Medical schools abroad have initiated mental health promotion programs for reducing stress with positive results for medical student’s health (21,46,47).
The current system of the medical education in our country does not recognize the problems of students in the area of mental health and stress. Thus, the education does not support the strengthening of the available resources of students. The respondents in our study expressed a positive attitude and a need for courses in mental health and mentoring. Their correlation with depression highlights the importance of the introduction of such services in the Bulgarian medical universities. Mentoring corresponds with improved student’s well-being, so we recommend the training of competent mentors, who can provide students with effective counseling.
This study had several limitations. First, a self-report instrument for detecting depression was used. In BDI like in any other self-report inventory, scores can be influenced (exaggerated or minimized) by the person completing them. Second, the sample in this study was restricted only to students in second and sixth course from one medical university in the country. Hence, we cannot generalize the results to all medical students. In this study we measured only depressive symptoms in the past two weeks. We did not collect information about depressive episodes in the past or family history of depression. An influence on depressive symptoms could have and events outside the university (illness, death of family members, marriage, birth, etc.), which were not studied.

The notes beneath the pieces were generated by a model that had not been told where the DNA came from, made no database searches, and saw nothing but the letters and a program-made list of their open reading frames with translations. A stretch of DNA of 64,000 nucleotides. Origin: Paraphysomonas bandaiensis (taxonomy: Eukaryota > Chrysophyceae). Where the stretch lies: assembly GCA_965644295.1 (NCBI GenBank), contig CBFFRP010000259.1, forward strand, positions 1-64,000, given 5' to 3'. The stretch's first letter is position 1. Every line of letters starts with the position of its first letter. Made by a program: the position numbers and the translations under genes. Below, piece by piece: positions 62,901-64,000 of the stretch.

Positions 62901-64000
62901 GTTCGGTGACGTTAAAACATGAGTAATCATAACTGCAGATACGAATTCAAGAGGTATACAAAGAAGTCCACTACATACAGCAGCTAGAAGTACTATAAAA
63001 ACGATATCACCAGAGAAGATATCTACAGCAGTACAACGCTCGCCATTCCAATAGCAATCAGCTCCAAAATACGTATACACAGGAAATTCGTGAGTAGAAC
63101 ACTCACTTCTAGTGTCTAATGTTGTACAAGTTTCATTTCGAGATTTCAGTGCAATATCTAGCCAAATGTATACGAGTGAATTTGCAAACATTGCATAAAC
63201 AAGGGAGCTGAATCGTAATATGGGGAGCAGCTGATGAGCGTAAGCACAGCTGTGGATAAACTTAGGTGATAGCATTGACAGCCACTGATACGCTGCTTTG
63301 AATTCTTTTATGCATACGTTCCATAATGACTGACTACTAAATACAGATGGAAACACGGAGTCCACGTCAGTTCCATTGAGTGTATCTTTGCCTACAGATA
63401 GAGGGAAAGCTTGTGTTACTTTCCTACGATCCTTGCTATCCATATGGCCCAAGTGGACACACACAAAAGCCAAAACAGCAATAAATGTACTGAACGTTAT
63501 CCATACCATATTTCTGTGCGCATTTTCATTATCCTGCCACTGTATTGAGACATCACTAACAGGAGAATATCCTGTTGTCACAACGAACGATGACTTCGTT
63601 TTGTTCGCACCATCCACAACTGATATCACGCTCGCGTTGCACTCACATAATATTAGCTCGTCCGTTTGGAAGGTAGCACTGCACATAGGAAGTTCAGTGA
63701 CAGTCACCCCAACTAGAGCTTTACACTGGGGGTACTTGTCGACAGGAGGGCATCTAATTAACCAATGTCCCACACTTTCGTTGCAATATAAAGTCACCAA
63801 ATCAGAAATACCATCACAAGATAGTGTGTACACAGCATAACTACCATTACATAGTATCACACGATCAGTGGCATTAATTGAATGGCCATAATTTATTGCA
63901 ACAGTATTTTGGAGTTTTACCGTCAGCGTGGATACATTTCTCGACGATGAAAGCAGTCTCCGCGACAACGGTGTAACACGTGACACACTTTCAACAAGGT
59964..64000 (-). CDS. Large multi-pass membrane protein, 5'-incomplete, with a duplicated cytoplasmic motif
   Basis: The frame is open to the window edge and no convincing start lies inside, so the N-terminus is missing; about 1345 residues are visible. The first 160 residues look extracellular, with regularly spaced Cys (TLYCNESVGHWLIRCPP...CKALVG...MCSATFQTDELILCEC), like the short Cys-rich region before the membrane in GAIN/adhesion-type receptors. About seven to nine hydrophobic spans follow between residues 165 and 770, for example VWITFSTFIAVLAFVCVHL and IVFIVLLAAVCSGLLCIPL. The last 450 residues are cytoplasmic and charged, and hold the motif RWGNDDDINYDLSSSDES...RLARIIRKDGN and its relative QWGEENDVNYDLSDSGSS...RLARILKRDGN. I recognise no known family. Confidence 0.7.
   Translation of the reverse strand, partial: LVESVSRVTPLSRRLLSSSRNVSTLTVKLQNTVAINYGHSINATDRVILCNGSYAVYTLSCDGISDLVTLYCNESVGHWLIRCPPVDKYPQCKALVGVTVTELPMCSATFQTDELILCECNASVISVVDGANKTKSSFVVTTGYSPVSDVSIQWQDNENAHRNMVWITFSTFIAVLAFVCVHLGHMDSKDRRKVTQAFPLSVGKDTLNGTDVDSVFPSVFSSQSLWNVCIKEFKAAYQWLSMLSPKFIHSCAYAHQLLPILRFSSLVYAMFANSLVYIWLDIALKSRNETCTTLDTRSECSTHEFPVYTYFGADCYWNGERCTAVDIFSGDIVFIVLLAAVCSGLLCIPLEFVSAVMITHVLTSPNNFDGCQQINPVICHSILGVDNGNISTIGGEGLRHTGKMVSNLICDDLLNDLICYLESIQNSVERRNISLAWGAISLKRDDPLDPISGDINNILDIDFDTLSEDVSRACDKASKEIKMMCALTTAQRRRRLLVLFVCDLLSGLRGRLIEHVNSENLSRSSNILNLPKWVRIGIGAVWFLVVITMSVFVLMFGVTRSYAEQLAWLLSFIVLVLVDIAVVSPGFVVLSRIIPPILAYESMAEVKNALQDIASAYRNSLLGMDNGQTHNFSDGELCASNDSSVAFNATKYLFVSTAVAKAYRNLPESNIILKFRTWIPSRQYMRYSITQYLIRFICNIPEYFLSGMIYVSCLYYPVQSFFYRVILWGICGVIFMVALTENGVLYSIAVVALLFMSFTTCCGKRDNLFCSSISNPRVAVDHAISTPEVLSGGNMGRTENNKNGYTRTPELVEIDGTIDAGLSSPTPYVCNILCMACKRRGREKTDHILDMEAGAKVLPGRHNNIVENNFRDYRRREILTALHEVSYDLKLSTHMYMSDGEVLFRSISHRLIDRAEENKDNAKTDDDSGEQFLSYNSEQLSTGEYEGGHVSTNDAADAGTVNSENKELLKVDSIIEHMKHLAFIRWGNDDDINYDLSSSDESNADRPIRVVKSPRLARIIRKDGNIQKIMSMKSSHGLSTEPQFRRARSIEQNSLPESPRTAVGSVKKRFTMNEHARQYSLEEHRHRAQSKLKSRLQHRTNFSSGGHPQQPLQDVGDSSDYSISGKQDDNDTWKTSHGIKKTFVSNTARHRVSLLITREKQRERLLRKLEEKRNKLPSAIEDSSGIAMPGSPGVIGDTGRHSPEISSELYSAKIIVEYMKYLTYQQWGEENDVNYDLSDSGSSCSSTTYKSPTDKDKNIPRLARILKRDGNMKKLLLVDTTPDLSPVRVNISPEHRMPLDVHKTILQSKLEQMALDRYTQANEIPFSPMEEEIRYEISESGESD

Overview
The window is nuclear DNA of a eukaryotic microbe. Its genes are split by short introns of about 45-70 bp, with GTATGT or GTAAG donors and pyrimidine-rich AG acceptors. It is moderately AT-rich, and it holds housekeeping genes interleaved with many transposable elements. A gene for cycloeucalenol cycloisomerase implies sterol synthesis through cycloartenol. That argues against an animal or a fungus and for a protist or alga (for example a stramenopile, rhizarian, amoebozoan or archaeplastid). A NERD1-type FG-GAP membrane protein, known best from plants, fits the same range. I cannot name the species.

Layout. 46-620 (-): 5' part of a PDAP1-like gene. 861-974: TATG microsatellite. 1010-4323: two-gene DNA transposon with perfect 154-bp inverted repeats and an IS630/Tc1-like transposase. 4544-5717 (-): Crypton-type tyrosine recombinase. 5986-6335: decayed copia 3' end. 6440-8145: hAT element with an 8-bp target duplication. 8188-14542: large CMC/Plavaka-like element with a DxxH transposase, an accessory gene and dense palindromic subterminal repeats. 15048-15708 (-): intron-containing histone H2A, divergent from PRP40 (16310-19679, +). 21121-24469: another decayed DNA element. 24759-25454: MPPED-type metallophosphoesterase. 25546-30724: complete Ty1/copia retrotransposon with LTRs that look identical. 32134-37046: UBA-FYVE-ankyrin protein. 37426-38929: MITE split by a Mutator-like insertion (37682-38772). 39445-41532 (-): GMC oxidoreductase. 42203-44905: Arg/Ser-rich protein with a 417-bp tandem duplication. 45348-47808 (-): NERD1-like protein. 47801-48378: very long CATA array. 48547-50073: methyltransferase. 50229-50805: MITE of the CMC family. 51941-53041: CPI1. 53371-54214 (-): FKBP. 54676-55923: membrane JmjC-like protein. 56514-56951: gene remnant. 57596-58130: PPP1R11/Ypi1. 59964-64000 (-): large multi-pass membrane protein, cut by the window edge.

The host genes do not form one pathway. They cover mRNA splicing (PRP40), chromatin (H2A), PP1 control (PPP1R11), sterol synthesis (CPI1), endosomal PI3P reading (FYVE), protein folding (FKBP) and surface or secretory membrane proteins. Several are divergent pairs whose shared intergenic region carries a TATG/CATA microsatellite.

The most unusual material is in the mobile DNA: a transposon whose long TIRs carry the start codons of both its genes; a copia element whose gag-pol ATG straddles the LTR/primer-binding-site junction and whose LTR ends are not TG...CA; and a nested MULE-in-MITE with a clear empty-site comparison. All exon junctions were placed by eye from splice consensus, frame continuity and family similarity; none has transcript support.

The strengths of this study were that we used validated instruments for assessment, allowing comparison to other samples of medical students. By performing this study we partially filled the existing gap in knowledge about mental health in medical students in our country. We recommend future studies in the area of medical stress and depression in medical students in Bulgaria.
Our study presents important evidence about the psychological health of Bulgarian medical students.
The results highlight the need for introduction of programs for prevention of mental health in Bulgarian medical education. Students should be educated how to detect the early signs of stress and depression. An access to support groups, counseling and stress management programs is recommended.
Conflicts of interest: None declared.